Analysts appear to be betting on Disney + to match, if not the best, Netflix as a worldwide streaming leader over the next three to four years.
With the seemingly endless stream of new streaming services, the rules of the game can be confusing. However, a true battle seems to be taking shape over the controversy. The main event seems to be the relatively young company with a long history of streaming dominance compared to the time-tested giant that is still in the early stages of their streaming life.
Netflix versus Disney, who falls? None of them. Who will win? Both. Who rules as streaming master? Signs point to Disney.
There is no doubt that Netflix has been a leader in streaming for many years. Not only was it the big fish in the small pond when it switched to streaming, it basically created the pond. Over the years, the company has been responsible for a number of the most popular TV and film events and has forever changed popular culture. These include hit series such as: Stranger Things, YOU, Orange is the New Black, When They See Us, The Umbrella Academy. Along with hit movies like Irishman and Spenser Confidential.
Over the years, Netflix has seen many competitors enter the market with varying degrees of success: AppleTV +, Amazon Prime Video, Peacock, Discovery +, HBOMax and the upcoming Paramount + (which is taking over for CBS All Access). The long-term success of these services is still very much in the air. Expect a number to continue to grow, another group is likely to end up with others, and the rest will join people like Quibi, gone and quickly forgotten.
And then there’s Disney +, devised by former Disney CEO and current CEO, Bob Iger. Disney’s direct-to-consumer division includes Disney +, Hulu, ESPN + domestic and Disney +, HotStar and Star internationally.
Disney’s media empire is vast and includes Walt Disney Pictures (Mary Poppins, who framed Roger Rabbit, Honey I Shrunk the Kids, along with live-action remakes of Lion King, Aladdin, Beauty and the Beast, Mulan, and more). Walt Disney Animation (Frozen, Moana, Tangledand more), Pixar (Toy Story, Inside Out, Incredibles, Soul, and more), Lucasfilm (Star Wars, Willow, Indiana Jones), Marvel (Avengers, Iron Man, Black Panther, and more), 20th Century Studios (formerly 20th Century Fox, which includes The Simpsons, Bob’s Burgers, Deadpool, Alien franchise, X menand billion dollars in other content), National Geographic, Searchlight Pictures and the linear networks ABC, ESPN, FX, Disney Channel and Freeform, to name a few.
Investors have studied consumer behavior around streaming, and the consensus is that most consumers would be willing to pay approx. $ 30 per month for streaming. This will mean two to three services per. Customer. While AppleTV +, Amazon Prime Video, Peacock and Paramount + are vying for third place, it looks like streaming executives will be Netflix and Disney +.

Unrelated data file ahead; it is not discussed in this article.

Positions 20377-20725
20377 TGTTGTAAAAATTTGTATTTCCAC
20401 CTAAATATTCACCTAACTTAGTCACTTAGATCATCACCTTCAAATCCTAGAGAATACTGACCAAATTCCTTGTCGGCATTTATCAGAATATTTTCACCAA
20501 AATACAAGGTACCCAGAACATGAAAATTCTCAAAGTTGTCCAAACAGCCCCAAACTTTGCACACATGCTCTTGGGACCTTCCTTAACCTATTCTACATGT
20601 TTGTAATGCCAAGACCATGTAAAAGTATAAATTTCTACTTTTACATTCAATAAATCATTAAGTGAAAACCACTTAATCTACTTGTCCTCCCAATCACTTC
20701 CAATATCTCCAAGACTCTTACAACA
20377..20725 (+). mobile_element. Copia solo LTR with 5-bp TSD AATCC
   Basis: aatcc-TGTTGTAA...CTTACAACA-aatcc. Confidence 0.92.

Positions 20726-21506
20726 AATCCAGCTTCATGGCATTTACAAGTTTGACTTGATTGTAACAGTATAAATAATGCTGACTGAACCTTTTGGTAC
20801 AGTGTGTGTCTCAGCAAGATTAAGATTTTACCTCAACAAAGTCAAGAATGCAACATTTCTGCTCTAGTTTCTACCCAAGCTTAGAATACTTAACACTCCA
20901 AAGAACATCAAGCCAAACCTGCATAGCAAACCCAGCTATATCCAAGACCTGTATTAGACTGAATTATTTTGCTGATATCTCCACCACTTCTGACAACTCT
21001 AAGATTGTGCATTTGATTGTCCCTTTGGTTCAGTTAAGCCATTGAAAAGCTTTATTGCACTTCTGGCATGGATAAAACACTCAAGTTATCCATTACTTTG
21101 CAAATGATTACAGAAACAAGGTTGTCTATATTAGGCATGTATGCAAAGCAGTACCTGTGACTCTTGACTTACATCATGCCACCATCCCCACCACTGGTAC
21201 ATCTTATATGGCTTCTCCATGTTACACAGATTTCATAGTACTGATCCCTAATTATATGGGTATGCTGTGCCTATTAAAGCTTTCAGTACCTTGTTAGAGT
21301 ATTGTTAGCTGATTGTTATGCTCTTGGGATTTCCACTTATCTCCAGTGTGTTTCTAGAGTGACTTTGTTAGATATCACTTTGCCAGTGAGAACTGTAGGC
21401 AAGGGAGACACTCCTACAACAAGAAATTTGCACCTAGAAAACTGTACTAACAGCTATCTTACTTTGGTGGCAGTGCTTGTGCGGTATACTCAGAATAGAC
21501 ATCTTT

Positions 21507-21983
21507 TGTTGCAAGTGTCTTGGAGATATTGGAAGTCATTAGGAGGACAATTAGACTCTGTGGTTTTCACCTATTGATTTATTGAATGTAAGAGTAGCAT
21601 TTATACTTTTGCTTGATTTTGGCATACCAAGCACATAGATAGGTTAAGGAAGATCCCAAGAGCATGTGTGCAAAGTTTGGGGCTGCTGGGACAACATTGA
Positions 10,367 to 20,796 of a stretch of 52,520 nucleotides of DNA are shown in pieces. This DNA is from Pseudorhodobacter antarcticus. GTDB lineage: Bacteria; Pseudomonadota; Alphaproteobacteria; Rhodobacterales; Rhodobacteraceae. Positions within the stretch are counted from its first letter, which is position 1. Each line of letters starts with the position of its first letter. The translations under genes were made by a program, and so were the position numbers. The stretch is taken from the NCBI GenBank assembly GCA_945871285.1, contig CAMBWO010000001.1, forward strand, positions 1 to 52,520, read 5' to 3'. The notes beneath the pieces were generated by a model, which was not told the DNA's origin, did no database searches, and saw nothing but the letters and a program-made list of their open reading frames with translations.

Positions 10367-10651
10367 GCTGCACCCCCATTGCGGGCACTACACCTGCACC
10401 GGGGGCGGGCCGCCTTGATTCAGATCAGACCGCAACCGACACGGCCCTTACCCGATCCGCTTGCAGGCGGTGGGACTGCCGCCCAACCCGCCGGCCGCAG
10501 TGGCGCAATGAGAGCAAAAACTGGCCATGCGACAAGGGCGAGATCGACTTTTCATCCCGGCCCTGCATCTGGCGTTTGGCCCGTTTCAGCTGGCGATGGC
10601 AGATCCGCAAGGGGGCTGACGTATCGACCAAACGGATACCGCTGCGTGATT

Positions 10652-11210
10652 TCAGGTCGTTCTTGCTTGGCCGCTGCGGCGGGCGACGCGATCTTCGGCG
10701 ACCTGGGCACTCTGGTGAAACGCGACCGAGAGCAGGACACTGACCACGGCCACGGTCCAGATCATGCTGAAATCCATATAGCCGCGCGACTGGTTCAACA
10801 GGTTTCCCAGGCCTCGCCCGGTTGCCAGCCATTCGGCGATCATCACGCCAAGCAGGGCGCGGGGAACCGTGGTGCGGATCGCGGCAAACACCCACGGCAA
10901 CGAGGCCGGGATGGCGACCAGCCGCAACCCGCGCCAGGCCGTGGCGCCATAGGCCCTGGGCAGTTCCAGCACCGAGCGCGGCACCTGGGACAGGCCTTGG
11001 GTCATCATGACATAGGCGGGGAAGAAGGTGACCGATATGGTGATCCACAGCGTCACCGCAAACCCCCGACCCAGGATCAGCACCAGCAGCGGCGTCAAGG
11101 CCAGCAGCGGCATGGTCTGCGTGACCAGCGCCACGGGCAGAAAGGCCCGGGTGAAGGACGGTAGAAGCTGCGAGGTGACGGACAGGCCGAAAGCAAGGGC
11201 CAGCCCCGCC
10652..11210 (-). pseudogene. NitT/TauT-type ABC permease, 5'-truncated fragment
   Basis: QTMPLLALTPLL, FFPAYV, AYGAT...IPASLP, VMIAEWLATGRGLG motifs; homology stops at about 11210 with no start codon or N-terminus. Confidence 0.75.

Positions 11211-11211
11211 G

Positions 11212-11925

Hulu is purposefully omitted as it serves as a sister service to Disney +.
The core strengths of the two services are …
– Netflix essentially created a world of streaming and has been the undisputed leader in new content creation through its thirteen years of growth.
– Disney has been worth almost centuries of content and has acquired some of the most popular brands in the field of entertainment.
While these are the first strengths of any business, both of these services are growing beyond these general characteristics. As Netflix continues to grow, what was once considered new content is starting to add up to create a recognizable and powerful library. Netflix is also strengthening its library of licensing agreements, though some of their biggest draws have been moved to other services. An example of this is the very successful series The office, who recently moved from Netflix to Peacock.
Disney not only relies on its deep library of family favorites, but has launched a massive production machine ready to provide long-awaited new content for the service. Mandalorianen has been a huge win for Disney, and the next two years are full of new series, movies and specials.
This investment in new content from Disney is what drives investors’ attention along with the forecast-breaking subscriber growth that Disney + has seen in its short lifespan.
Disney plans to invest between $ 14 and $ 16 billion annually in new content across Disney +, Hulu and ESPN + by 2024. This is roughly on par with Netflix’s 2019 content spending, which was around $ 13.9 billion.
Soon, Disney will match Netflix’s content creation, all while sitting in the industry’s most valuable library. Disney will be able to grow from the vast array of properties they own, along with creating new content and using the strength of their media networks, theme parks and retail department to promote these projects.
In early December 2020, Disney announced that it had amassed more than 86 million Disney + subscribers and met their five-year forecast in just one year. Hulu had reached 38.8 million subscribers and ESPN + reached 11.5 million. To put Disney’s total streaming subscriber number above 137 million.
Netflix added 37 million subscribers in 2020 and ended their fiscal year with a total of 200 million subscribers worldwide. The advantage of almost a decade and a half of streaming is the ability to gather a large number of subscribers. The downside is that growth slows as the pockets of available customers shrink.
Disney is growing faster than Netflix, but it can be attributed to Disney + being a new service, which means it has a lot of room to grow. At the same time, Netflix has a larger subscription, but that can be attributed to the fact that it has been adding customers for thirteen years – ten times longer than Disney +.